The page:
- Final insertion was done [Figure 12] and [Figure 13] and the screw were tightened back in the patient's mouth. The access holes were covered with resin
- The patient was advised for soft diet for 2 weeks. Regular follow-up was done to assess the treatment outcome.
| Discussion|| |
The all-on-four/DIEM 2 immediate function concept for completely edentulous jaws has proven to be clinically effective, patient pleasing and applicable in many situations where otherwise more complicated procedures would have been indicated.
In patients with moderate to severe resorption of the edentulous lower jaw, in whom dental implants with standard dimensions cannot be placed due to the lack of available bone, other options should be considered.
Several approaches have been utilized till date, use of short implants (6 mm in length and 3 mm or even less in width), wedge-shaped implants, alveolar distraction osteogenesis, guided bone generation, use of transmandibular staple implants and use of intra- and extraoral autogenous bone grafts etc. The clinically documented technique of tilting posterior implants was developed for improving bone anchorage, prosthesis support and avoiding bone grafting procedures. 
Paul Malo did a retrospective clinical study using "all on four concept" in which 44 patients were placed with 176 immediately loaded implants, placed in the anterior region, supporting fixed complete-arch mandibular prostheses. Five immediately loaded implants were lost in five patients before the 6-month follow-up, giving cumulative survival rates of 96.7 and 98.2% for development and routine groups, respectively. The prosthesis survival rate was 100%, and the average bone resorption was very low. Finally, he concluded that the concept has high cumulative implant and prosthesis survival rates indicating that the "all on-four" immediate-function concept used in completely edentulous mandibles is a viable treatment concept. 
Kan et al. said that combining these 2 concepts, the all-on-four immediate-function concept is a simple, safe, and effective surgical and prosthetic protocol for immediate function (within 2 h) of four implants supporting a fixed prosthesis in a completely edentulous mandible. Recently, reported the integration of the all-on-four immediate-function concept with computer guided implant placement for the rehabilitation of completely edentulous jaws showed that this treatment modality can be predictable with a high implant survival rate. 
Zampelis et al. did a study to evaluate if tilting of splinted implants affects stress distribution in the bone surrounding the implant cervix, and to investigate if the use of tilted implants as distal abutments is biomechanically superior to the use of distal cantilevers using two-dimensional finite element analysis. Within the limitations they said that distal tilting of implants splinted by fixed restorations does not increase bone stress compared to normally placed, vertical implants. There is a biomechanical advantage in using tilted distal implants rather than distal cantilever units.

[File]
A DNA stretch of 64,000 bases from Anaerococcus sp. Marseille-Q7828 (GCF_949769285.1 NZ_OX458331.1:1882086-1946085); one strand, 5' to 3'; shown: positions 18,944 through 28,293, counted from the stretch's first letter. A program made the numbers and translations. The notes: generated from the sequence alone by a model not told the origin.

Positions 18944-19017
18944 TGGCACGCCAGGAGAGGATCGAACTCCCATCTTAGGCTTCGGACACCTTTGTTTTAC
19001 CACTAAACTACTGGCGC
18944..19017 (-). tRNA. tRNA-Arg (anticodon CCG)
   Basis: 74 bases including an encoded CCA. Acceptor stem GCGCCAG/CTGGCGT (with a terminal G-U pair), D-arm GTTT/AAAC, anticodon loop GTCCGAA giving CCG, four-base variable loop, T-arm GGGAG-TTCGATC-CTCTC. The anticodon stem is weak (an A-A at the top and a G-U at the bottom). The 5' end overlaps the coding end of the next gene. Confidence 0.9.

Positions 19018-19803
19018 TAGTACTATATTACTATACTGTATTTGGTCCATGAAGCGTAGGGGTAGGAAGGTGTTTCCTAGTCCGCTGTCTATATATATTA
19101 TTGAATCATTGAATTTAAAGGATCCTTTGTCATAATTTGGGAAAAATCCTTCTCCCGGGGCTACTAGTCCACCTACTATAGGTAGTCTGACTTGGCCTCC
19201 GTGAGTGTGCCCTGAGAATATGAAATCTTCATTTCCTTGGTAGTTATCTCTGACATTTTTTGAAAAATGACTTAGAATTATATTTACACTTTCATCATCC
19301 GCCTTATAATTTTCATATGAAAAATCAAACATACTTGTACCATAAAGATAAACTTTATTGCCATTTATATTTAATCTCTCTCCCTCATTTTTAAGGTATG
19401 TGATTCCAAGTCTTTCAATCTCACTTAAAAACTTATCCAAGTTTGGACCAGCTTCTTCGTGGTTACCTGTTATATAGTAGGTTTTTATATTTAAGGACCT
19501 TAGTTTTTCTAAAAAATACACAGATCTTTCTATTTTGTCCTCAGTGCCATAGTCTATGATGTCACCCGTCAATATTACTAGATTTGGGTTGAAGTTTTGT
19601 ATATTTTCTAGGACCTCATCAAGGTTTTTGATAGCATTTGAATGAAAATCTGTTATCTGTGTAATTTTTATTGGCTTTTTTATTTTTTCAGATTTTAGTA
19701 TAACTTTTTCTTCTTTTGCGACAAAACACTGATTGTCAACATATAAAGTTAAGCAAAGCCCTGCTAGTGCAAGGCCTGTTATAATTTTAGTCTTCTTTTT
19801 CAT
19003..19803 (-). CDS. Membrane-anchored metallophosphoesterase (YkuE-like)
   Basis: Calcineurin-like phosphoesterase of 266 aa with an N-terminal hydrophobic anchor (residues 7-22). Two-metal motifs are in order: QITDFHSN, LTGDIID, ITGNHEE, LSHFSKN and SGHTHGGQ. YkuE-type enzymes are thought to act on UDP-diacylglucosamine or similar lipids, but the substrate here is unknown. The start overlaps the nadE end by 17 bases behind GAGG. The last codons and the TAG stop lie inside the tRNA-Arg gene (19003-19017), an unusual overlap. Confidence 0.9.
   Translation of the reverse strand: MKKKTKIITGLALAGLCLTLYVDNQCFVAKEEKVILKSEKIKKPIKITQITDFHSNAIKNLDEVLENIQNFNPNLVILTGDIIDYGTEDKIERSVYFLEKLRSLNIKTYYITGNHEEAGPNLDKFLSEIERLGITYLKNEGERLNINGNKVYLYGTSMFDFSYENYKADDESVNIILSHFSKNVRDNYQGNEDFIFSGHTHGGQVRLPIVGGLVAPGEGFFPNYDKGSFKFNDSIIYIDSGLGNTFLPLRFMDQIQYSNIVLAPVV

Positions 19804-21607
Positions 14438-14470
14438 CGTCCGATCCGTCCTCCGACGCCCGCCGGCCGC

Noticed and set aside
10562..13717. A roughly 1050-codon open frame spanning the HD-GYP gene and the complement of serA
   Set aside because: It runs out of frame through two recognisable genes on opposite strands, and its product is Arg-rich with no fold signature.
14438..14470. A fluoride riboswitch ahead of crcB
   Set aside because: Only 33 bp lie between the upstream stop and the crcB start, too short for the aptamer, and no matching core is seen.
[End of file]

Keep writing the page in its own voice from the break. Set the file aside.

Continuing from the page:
The advantages of this technique are:
- This technique allows to place longer implants making it possible to increase implant to bone interface and thus increasing the stability of the implants
- Creating a wider distance between anterior and posterior implants resulting in better load distribution
- Eliminating need for cantilevers in prosthesis by distal tilting of implants and need for bone augmentation.
| Conclusion|| |
To conclude it can be said that "all-on-four concept"/"DIEM 2" allows the clinicians to plan optimal implant positions and accurately execute the plan. Well distributed implant positions translate to a biomechanically sound prosthesis supported by the least number of implants. The tilting of the distal implants supporting decreased cantilevered segments showed decreased peri implant stresses. The cantilever length reduction and distally tilted posterior implants associated with "all on four Concept" played an important role in decreasing the peri-implant stress thus promising better stress distribution and success of the treatment. It can be said that "all on four concept/DIEM 2" is a viable treatment modality, with the angled posterior implants allowing longer implants anchored in better quality bone, reduces posterior cantilever, eliminates bone grafts in the edentulous maxilla and mandible in majority of cases, Implants well-spaced, good biomechanics, and reduced cost due to less number of implants. Thus increasing the overall survival and success rate of the treatment in the edentulous patients.
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[Figure 1], [Figure 2], [Figure 3], [Figure 4], [Figure 5], [Figure 6], [Figure 7], [Figure 8], [Figure 9], [Figure 10], [Figure 11], [Figure 12], [Figure 13]